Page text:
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Conficker hits US university; why it wouldn't happen in the UK

Conficker, potentially one of the most underestimated threats that face networks today, has spread to the University of Utah's computer network. The university, which also houses a medical school, two hospitals and vital systems for life support, spread to approximately 700 machines on campus.
Written by Zack Whittaker, Contributor on

Conficker, potentially one of the most underestimated threats that face networks today, has spread to the University of Utah's computer network. The university, which also houses a medical school, two hospitals and vital systems for life support, spread to approximately 700 machines on campus.

Hype over the worm has been unprecedented, with it being one of the most talked about in computing history. The problem was, nobody was entirely sure what would happen on April 1st, when the worm was meant to receive further instructions on what to do next.

Chris Dawson covered this story a couple of days ago. The point I want to make, is this wouldn't have happened in the UK.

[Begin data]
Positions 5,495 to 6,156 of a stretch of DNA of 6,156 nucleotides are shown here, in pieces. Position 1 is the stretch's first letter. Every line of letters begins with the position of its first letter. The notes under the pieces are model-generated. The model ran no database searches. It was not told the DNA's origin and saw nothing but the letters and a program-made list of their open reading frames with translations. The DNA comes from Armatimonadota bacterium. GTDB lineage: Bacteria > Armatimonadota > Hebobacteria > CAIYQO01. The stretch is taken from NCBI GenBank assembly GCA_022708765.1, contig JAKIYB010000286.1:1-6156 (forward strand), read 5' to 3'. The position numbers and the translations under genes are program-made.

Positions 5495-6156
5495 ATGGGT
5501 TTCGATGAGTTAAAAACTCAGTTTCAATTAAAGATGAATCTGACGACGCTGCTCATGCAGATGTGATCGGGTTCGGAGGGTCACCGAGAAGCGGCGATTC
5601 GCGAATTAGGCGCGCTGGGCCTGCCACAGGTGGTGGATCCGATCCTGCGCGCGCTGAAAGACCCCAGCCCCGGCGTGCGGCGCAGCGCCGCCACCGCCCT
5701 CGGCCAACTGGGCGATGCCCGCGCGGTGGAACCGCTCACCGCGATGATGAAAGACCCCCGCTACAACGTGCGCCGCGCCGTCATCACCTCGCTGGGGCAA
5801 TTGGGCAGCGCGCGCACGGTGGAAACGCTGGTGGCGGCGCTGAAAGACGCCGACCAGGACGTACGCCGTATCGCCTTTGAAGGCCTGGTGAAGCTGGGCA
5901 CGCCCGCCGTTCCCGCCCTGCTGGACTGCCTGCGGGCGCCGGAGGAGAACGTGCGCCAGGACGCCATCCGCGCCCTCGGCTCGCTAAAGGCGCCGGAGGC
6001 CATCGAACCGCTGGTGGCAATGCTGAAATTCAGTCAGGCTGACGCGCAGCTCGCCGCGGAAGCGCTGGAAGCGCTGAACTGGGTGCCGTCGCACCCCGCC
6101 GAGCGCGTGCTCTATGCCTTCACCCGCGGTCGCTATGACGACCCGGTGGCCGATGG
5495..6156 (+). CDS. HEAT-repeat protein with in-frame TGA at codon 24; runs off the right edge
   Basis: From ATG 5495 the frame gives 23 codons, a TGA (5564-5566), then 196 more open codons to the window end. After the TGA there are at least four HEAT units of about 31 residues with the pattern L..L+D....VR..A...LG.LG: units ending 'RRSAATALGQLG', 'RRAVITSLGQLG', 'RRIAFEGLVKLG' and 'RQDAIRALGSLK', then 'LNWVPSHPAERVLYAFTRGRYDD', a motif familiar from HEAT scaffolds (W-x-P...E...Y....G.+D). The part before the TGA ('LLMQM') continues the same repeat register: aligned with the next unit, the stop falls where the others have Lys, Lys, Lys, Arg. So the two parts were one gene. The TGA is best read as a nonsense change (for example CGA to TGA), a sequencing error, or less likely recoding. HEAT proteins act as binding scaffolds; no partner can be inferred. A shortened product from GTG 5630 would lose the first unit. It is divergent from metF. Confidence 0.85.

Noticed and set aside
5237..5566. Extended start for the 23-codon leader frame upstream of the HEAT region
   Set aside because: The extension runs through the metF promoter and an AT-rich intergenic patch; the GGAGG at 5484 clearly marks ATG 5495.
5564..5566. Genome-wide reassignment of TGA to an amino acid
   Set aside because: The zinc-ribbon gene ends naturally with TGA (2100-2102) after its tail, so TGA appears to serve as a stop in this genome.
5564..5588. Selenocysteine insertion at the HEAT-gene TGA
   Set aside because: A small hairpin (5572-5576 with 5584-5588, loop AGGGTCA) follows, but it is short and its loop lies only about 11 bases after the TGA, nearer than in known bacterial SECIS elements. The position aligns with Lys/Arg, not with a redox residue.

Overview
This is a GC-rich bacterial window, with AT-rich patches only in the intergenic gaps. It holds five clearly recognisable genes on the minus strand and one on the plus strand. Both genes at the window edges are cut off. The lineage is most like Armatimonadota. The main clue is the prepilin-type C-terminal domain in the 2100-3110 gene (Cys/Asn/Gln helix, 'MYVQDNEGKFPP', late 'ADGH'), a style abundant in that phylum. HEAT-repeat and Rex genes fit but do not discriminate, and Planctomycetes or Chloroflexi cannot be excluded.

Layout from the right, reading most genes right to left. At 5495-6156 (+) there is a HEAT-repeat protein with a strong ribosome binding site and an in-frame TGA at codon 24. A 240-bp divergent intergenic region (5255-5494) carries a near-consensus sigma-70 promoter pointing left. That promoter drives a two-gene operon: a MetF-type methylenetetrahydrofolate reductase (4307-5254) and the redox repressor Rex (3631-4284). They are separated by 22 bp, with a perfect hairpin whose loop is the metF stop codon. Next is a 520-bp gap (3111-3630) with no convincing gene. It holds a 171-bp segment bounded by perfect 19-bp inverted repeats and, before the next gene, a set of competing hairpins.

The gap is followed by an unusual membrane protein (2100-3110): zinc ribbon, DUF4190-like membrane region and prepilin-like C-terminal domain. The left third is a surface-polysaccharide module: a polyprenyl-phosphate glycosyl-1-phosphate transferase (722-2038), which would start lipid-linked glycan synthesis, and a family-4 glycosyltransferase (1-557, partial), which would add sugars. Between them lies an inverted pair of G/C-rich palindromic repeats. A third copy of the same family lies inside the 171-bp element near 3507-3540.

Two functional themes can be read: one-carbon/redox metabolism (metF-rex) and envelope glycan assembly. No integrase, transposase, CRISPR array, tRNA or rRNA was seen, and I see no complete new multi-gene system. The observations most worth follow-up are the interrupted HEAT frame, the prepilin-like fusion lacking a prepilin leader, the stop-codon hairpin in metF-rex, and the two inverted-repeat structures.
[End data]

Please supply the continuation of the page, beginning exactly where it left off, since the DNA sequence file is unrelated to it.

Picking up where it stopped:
I have done extensive research into understanding the state of the US university networks, but there doesn't seem to be one. Here in the United Kingdom we have a shared resource, JANET, which spreads through every academic network this country has; college, universities, sometimes schools, and often research institutions. JANET is almost a living, breathing entity in the complexity and hierarchy it holds over academic institutions.

Without JANET, we wouldn't have half of the university resources or features we see today.

Every university has a big pipe of JANET goodness running into their campuses, being one of the main backbones to the Internet in the UK. But with the security and the technologies running it, it makes it incredibly, almost unthinkably impossible to spread malware through institutions.

Each individual university, as Chris points out, runs hundreds, if not thousands of security related protocols and policies to ensure viruses and other malware cannot spread. This would have prevented the spread of the worm.

No network is 100% secure, and my bet would be that individuals and human error would be the cause of security breaches, attacks and suchlike, due to the naivety of users and what they can and cannot do. As far as I know, no university in the United Kingdom has suffered an attack of Conficker.

I'm sure there will be many questions asked over why the University of Utah couldn't hold back such an attack.

If the British Parliament isn't safe from the Conficker worm, who is? The universities, for sure, because whether you like it or not, academia tops politics almost every time. Without the universities, knowledge wouldn't be power.

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